Unfortunately, the symptoms blue spruces display in response to attacks from these issues can ”mimic” each other. Mimicry can make correctly diagnosing tree problems challenging to the untrained eye. What should you do if you’re concerned about your blue spruces? Call a certified arborist from a quality tree care company that has the knowledge and experience to properly diagnose tree care problems and then provide the appropriate care.

THIS SPRING, GO OUTSIDE AND ASSESS AND APPRECIATE all your trees. Look at your landscape and consider adding diversity to our urban forests by planting new trees! Trees have a healing power and will make everyone feel more hopeful in 2021. Almost 200 years ago, the great poet and teacher Lucy Larcom summed this up best, when she said; “He who plants a tree plants hope!”

By Sara Teller

THE FERNDALE AREA HAS EVERYTHING FIRST-TIME HOME BUYERS ARE LOOKING FOR – from arts and entertainment, an eclectic array of dining options, and unique shops within walking distance, all centrally located with quick access to the freeway.

As Erica Powers, Mortgage Banker at Level One Bank, explained, it’s a “highly competitive market.” So, it’s important for a buyer to have a knowledgeable team to guide them every step of the way.

Real estate agent Brendan Davis of Jim Shaffer & Associates also knows the area well. “I always tell buyers to have some criteria ready for must-haves and deal breakers,” he said. “A garage, for instance. Or a fence. Make a list and stick to it.” Dan Solomon of Guardian Home Inspections agreed, saying it’s important for buyers to have realistic expectations budget-wise and with what to expect when home shopping. Then, it’s time to focus on financing.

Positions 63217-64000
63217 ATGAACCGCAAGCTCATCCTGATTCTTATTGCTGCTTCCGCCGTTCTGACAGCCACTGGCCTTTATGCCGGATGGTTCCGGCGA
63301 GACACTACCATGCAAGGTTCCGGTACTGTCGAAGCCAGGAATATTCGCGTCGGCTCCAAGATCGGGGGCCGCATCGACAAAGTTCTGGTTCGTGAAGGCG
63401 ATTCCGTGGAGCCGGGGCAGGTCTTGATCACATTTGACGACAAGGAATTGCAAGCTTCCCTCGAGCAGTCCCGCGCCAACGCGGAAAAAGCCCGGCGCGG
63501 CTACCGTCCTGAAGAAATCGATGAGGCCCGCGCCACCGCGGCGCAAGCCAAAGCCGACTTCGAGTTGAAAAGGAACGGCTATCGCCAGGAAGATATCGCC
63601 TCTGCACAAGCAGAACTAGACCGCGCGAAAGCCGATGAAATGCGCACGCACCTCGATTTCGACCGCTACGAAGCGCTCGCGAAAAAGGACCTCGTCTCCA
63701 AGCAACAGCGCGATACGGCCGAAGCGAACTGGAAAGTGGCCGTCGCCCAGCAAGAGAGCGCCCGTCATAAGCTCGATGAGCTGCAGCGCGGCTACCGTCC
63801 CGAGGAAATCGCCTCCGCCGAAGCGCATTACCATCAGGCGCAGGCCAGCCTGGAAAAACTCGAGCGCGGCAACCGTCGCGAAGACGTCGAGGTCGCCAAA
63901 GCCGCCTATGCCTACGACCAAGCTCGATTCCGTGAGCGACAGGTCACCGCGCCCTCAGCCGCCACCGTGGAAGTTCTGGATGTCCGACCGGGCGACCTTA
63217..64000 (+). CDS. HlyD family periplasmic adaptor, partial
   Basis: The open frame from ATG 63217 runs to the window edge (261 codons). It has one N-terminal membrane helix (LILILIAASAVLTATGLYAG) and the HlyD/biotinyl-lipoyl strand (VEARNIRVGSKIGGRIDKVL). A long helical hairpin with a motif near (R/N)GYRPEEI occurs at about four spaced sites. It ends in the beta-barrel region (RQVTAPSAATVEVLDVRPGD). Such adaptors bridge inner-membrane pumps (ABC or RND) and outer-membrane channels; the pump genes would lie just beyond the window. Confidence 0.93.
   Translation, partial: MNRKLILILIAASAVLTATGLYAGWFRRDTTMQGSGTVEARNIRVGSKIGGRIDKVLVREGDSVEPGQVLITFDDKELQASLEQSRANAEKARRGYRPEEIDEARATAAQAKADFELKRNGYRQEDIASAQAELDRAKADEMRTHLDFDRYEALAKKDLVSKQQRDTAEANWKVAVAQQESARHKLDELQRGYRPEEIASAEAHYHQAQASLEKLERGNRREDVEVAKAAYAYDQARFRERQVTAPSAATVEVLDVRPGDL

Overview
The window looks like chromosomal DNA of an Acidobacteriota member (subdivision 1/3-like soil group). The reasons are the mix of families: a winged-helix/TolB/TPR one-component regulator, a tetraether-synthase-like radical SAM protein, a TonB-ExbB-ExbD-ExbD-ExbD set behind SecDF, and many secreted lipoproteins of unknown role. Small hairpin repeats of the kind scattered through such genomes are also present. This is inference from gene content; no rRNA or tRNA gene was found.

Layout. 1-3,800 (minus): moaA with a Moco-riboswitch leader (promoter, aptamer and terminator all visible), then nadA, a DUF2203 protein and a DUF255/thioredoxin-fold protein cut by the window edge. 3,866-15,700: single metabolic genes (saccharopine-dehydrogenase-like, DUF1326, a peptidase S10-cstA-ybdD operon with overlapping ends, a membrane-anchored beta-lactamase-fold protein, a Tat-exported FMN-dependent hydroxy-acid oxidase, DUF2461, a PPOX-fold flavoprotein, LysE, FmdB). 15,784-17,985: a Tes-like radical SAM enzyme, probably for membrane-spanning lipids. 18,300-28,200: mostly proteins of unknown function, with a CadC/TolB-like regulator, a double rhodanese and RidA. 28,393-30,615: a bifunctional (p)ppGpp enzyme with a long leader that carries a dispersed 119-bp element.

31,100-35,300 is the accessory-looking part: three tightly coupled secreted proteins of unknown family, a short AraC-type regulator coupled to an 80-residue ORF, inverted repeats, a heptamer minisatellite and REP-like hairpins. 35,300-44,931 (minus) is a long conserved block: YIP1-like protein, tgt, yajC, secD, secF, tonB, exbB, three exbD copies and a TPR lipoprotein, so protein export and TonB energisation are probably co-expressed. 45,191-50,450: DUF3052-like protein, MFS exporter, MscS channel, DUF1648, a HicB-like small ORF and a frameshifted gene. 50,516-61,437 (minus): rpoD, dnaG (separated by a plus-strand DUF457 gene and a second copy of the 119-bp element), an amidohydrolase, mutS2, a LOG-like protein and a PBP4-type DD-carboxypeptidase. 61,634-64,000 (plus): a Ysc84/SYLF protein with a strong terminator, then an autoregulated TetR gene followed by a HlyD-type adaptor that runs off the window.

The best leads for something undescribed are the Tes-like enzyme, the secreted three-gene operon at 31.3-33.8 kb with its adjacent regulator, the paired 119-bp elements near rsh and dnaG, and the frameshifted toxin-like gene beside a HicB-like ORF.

Erica Powers

Powers said, “A good place to start, and an important factor in a home purchase, is how the new payment will fit into your budget. Determine your monthly budget and then set up a time to speak with an experienced mortgage professional to review the many different loan options available before starting your search. Having a budget and the idea of the programs available will help you choose a mortgage option that best suits your short and long-term needs and goals.”

“You don’t want to start looking at places and realize they’re out of your price range, develop unrealistic expectations and get deflated after the fact. Get the pre-approval letter first,” Davis suggested. “It’s important to remember, too, if you’re putting 20 percent down, you also have to account for other costs. Always be prepared to bring more than this to closing.”

POWERS ADDED, “FOR FIRST TIME HOME BUYERS, ONE OF THE BIGGEST CHALLENGES is saving up for a downpayment. Banks offer a number of programs to help first-time home buyers with lower downpayment requirements.” And, as far as getting pre-approved, the process isn’t as daunting as it may seem at first.

She said, “The best way to set yourself up for success in a competitive market is to get a true pre-approval that has been reviewed by a mortgage underwriter so you can confidently shop in a price range that you’re both personally comfortable with and that you qualify for based on the lending guidelines. A pre-approval that has been reviewed by the underwriter will not only give you the confidence you need to focus on what really matters – finding your new home – but it will strengthen your offer in the eyes of sellers and can dramatically speed up the loan process, getting you into your new home faster.”